What Is Behind The India – Nepal Border Dispute?

India and Nepal have been sharing a friendly relationship ever since India declared national sovereignty in the year of 1950. During the very same year, the Indo-Nepal Treaty of Peace and Friendship was signed by both countries in their best interests.

According to the treaty, both countries have agreed to a peaceful trade, and are allowed to cross each other’s territories without restrictions. The Indian government and the Rana rulers of Nepal stated that “neither government shall tolerate any threat to the security of the other by a foreign aggressor.” The treaty also granted Nepalese educational opportunities for India. In return, Nepal has provided business opportunities to Indians.

According to the treaty, the Nepalese and Indians can move freely across the border without passports or visas, and may live and/or work in either country. All of these deals and agreements have created a strong friendly relationship between the two countries. However, due to political issues and border disputes, this relationship has come to an end.


India and Nepal share a 1,800 km (1,118 mile) border. So, it is an obvious assumption that there may occur border issues between the two countries. Despite the diplomatic relationship between the two countries, the border dispute is speculated to have started a long time ago. A major misunderstanding between India and Nepal occurred when India’s  new map was released in November 2019,displaying Kalapani as part of the Indian state of Uttarakhand. Nepal’s citizens, in retaliation, protested in Kathmandu against the new map of India. However, the sudden outbreak of the border dispute was triggered when a new 80 km-long road in the Himalayas, connecting to the border with China, was inaugurated at the Lipulekh Pass.lipu


On May 8, 2020,  India’s defense minister Rajnath Singh virtually – over a video conference – inaugurated an 80 kilometre-long road in the Himalayas, at the Lipulekh pass. The Nepal government immediately disagreed with India’s plan to lay the road,claiming that the new 80-kilometre road passes through their territory.

Quite soon after this issue, on 20 May 2020, the Nepal government launched its own map showing Kalapani present in eastern corner of Uttarakhand state of India as part of Nepal’s territory. On 10 June 2020, the Nepali parliament moved to approve a new map which included territory in India’s Uttarakhand state. Nepal did this revision of its map mainly because of the inauguration of a new road at Lipulekh pass by the Indian government.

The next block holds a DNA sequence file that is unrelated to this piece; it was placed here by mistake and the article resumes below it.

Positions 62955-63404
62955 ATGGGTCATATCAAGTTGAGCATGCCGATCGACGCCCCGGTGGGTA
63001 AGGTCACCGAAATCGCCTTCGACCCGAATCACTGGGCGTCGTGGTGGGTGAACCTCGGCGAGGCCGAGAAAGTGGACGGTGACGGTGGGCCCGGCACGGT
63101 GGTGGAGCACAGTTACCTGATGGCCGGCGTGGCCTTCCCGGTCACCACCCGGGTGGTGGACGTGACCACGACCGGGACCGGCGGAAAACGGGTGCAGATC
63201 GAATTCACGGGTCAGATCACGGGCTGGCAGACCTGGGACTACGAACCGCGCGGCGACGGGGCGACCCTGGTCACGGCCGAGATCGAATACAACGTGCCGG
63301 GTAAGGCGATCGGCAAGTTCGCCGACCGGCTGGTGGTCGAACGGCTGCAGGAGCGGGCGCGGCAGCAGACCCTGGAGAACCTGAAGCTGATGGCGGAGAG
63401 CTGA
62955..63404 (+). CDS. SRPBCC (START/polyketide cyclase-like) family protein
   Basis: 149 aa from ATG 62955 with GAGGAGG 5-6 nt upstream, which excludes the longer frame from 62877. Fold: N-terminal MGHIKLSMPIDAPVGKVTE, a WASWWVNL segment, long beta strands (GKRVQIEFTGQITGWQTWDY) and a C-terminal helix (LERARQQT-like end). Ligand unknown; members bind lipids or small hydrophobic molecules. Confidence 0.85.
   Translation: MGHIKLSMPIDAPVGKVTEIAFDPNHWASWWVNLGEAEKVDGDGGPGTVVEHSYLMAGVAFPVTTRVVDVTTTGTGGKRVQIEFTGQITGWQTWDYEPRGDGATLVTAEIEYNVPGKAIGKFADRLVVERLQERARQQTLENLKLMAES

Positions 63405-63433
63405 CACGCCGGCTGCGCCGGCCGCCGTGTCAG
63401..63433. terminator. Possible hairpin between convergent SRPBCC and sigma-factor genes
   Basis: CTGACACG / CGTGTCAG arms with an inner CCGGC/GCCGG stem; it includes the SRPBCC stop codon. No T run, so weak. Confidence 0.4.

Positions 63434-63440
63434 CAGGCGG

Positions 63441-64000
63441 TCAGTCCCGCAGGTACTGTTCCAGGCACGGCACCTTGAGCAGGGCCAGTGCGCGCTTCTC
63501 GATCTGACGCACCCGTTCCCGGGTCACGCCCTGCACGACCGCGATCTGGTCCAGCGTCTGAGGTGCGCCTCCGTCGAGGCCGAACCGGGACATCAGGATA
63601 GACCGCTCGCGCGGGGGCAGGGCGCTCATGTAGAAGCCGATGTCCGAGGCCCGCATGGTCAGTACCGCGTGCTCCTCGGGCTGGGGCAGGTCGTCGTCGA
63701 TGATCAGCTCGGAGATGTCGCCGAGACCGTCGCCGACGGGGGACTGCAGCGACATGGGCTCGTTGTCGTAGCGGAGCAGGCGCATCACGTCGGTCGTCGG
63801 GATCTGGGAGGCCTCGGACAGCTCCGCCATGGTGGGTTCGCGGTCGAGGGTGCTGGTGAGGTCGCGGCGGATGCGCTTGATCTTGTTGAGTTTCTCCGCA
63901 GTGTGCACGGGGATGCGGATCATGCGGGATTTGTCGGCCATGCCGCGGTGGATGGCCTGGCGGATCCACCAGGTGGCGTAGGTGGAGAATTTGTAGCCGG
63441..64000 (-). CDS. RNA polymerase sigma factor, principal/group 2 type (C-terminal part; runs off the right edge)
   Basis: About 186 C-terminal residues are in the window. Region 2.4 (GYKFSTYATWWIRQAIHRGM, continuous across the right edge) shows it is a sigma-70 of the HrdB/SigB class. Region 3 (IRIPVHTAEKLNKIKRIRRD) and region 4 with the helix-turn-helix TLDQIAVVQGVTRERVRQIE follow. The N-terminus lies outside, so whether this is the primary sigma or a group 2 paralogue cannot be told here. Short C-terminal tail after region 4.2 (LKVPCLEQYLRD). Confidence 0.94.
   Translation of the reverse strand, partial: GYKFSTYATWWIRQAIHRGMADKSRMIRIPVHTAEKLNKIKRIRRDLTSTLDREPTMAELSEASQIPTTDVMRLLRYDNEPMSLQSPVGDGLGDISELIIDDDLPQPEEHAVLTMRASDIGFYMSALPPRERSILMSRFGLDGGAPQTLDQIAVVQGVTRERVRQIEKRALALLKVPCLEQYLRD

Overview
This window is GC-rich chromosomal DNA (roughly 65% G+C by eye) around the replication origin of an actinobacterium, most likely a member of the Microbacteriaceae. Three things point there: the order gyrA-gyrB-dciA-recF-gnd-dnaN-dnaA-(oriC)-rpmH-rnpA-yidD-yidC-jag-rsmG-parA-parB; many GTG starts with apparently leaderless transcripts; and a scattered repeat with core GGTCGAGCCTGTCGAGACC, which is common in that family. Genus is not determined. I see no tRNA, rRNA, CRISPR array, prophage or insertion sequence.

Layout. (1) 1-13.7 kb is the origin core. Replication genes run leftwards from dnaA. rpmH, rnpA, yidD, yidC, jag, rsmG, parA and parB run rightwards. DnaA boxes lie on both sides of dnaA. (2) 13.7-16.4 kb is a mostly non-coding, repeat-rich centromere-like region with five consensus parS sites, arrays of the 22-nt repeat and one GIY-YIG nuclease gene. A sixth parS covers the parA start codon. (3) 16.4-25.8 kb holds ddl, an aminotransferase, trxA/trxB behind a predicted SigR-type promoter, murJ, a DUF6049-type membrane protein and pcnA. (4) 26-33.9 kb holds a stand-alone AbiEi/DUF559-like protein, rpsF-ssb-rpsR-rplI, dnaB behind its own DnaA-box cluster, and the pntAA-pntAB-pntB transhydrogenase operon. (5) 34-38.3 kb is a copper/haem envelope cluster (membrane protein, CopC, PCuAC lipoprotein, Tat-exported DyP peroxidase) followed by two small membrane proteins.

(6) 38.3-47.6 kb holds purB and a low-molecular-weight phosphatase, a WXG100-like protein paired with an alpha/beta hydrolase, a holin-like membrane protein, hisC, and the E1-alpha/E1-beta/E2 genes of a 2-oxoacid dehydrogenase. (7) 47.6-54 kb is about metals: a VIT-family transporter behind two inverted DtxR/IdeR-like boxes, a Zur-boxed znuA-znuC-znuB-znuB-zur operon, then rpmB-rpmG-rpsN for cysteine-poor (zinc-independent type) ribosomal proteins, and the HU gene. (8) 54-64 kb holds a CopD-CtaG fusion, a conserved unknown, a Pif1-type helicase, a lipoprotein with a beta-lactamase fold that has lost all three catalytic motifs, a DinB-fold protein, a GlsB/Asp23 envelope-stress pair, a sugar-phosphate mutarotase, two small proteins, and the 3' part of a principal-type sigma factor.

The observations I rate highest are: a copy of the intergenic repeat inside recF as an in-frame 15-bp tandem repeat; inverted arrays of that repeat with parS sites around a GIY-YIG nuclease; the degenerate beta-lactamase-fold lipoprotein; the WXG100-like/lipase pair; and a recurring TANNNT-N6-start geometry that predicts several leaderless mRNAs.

Lipulekh, in the Uttarakhand state of India, is a Himalayan pass on the border between India and the Tibet region of China. This pass is located near Nepal, not in Nepal. Lipulekh pass was mainly launched for the wellness of pilgrims, as there is no other proper means of road transport present for the pilgrims to reach Kailash. So, the Indian government has inaugurated an 80 kilometer long road in the Lipulekh pass for the benefit of pilgrims. The new road is now the quickest link between Delhi and the Tibetan plateau in China. Hence, the road serves pilgrims to reach Kailas and Manasarovar with ease.



The Kali river originates at Kalapani in the Pithoragarh district in the Uttarakhand state of India. The river flows in few other places in the countries of India and Nepal. It forms the boundary between India and Nepal in the Kalapani region .

The Kali river borders the Nepalese district of Darchula in the Sudurpashchim Pradesh province, and the Indian district of Pithoragarh in Uttarakhand state. The Sugauli Treaty signed between Nepal and British India on 4 March 1816 spotted the Kali River as Nepal’s western boundary with India. The Nepali government affirms that the river to the west of  Kalapani is the main Kali river hence the area should belong to Nepal. But India claims that the river to the west of Kalapani is not the main Kali river and, therefore, the border there should be based on the ridge lines of the mountains Om Parvat and not based on the flowing river.